Reprinted with the permission of the Atlanta Journal and the Atlanta Constitution.

The case of Kathy Jo changed foster care
Jill Young Miller - Staff
Saturday, April 6, 2002

Kathy Jo Taylor, a Gwinnett County 2-year-old, was placed into foster care over the objections of her aunt and grandmother. They said they were Kathy Jo's family and should raise her. In 1982, Kathy Jo was permanently brain-damaged from injuries she received while in foster care. She died in 1997 at age 17.

Her death led to a federal court ruling that Georgia could be held responsible for foster children's injuries. The state settled the case and changed the way it monitored foster children. Among the reforms established:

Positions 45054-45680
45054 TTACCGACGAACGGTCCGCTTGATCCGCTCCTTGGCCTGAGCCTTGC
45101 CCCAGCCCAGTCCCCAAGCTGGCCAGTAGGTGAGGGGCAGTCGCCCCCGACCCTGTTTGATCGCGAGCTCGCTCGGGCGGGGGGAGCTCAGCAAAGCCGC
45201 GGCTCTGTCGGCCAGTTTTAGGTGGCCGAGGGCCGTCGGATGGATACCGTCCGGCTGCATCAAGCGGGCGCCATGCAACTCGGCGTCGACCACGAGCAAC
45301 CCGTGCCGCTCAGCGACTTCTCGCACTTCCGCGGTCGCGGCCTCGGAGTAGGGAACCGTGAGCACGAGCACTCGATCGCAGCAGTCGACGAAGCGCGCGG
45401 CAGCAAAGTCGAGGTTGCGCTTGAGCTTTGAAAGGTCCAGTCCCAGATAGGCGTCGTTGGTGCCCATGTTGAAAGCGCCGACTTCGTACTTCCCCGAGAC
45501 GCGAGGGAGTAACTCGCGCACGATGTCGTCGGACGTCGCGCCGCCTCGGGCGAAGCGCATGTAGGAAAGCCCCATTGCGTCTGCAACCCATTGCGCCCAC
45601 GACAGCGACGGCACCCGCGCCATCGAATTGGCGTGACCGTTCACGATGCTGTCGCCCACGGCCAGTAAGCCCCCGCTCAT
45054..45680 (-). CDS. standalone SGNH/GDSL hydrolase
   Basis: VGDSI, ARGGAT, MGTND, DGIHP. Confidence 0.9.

> Corporal punishment is "absolutely prohibited" by foster parents.

> Caseworkers must make every effort to place children with relatives.

> Potential foster parents must be screened, including a criminal records check.

> Caseworkers must have a face-to-face visit with foster children at least once a month.

> The state must immediately investigate any suspected abuse of a foster child and decide within 48 hours what to do with that child.

The Taylor case lifted the shroud of immunity that previously protected government workers from being sued.

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